I re-read this title in kindle form during two winter plane trips to the St. Louis area. I was most familiar with the previous translation under a blue cover. The seminary did well to teach me about that edition's deficiencies. In fact, at least one "Ph.D" has eviscerated this edition because of what I believe to be a preference for the mistranslations of Walther, rather than his scholarly knowledge of Walther's original German.
As I mentioned before I was a history major at university. (To be most precise, I was a double major in Mathematics and History (B.A.) with a minor in Asian Studies.) Why was I, a Missouri Synod Lutheran, ignorant of the previous editions of the contents of this book? I wish I would have had this edition to better survive my Christ-less Western Civ class with a Communist T.A. and a professor who looked like Santa Clause but used George Carlin's "Seven Words You Can Never Say on Television" in class.
I own the separately-published versions of the three titles now compiled under this one cloth hard cover.
The Lord's Supper was a required text for my class with the same name with Dr. Nagel. I remember fondly how pages 91ff helped me survive the exegetical challenge of the four accounts of the Words of Institution.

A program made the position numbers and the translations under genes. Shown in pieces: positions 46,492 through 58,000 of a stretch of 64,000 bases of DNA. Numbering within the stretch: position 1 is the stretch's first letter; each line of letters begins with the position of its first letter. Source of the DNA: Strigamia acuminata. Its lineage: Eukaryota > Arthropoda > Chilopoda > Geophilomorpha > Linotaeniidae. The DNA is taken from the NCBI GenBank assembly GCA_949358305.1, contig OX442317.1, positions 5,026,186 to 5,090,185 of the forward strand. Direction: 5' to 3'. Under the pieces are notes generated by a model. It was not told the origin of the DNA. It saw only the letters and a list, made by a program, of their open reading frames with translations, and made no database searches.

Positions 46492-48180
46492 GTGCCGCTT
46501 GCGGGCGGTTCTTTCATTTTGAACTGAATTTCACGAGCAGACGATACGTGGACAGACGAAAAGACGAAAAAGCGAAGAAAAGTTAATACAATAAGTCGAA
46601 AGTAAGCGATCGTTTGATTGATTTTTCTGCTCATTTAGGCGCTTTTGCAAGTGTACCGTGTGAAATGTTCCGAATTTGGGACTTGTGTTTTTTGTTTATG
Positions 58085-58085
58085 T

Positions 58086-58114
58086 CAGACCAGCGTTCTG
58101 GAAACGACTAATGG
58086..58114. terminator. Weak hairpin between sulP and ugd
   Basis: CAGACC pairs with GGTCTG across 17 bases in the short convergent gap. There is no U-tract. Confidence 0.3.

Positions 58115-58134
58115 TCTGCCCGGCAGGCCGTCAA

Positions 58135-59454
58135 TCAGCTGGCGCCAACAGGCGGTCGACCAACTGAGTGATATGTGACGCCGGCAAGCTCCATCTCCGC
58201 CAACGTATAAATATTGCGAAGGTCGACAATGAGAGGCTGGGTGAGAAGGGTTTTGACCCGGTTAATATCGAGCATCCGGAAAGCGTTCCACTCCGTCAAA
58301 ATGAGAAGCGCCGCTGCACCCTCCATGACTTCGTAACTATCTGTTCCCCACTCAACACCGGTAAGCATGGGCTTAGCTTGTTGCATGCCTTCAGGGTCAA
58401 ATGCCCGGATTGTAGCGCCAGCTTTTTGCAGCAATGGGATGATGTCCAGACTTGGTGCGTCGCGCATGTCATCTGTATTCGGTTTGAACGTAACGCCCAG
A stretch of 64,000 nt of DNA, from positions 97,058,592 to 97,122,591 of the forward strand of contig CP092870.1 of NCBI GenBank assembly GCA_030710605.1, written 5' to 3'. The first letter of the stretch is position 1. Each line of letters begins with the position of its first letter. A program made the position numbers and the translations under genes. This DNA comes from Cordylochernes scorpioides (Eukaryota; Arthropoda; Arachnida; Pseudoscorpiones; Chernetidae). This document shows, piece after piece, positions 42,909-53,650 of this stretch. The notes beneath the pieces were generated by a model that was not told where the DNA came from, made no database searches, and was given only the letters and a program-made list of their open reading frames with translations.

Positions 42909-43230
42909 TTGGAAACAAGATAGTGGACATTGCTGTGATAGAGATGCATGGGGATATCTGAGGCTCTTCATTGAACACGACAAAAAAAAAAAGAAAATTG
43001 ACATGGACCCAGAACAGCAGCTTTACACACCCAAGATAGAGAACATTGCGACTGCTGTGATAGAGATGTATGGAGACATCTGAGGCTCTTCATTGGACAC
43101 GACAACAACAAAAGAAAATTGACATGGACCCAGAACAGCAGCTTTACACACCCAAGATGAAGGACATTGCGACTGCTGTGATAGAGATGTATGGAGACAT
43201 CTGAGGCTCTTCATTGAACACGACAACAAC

The Lord's Prayer was newly-released while I was at seminary. I remember at the time that when I bought it, it was the most I had ever spent on a paperback book. I am relieved to now have it in more permanent hardback form. Back in Lent 2001, my first as a pastor in the parish, I made regular use of this volume as part of a midweek Lenten sermon series on the Lord's Prayer. That's been some time ago, and my memory at times plays tricks on me. I had remembered, FOR CERTAIN, that Chemnitz was the fellow who taught that the last three petitions of the Our Father prayed against the devil in the past, the present, and the future. I was SURE that was the case. Surprise! When I re-read this part of Volume 5 of Chemnitz' Works for the purpose of this review, I discovered that this idea was my summary of what Chemnitz said in the book. Oh, well. I still hold it to be true. And perhaps I'm not really the original source of such a great idea!
These three Concordia volumes are the ideal "Yes" when our book review posts ask, "Is it worth the money to buy, the time to read, the shelf space to store, and the effort to teach?" Expand your knowledge and comprehension of pastoral, historical, and doctrinal theology with these titles. Look for them at a Pastoral Conference CPH bookstore near you.
The Rev. Paul J Cain is Pastor of Immanuel Lutheran Church, Sheridan, Wyoming, Headmaster of Martin Luther Grammar School, Yellowstone Circuit Visitor (LCMS Wyoming District), a member of the Board of Directors of The Consortium for Classical and Lutheran Education, Wyoming District Worship Chairman, and Editor of QBR.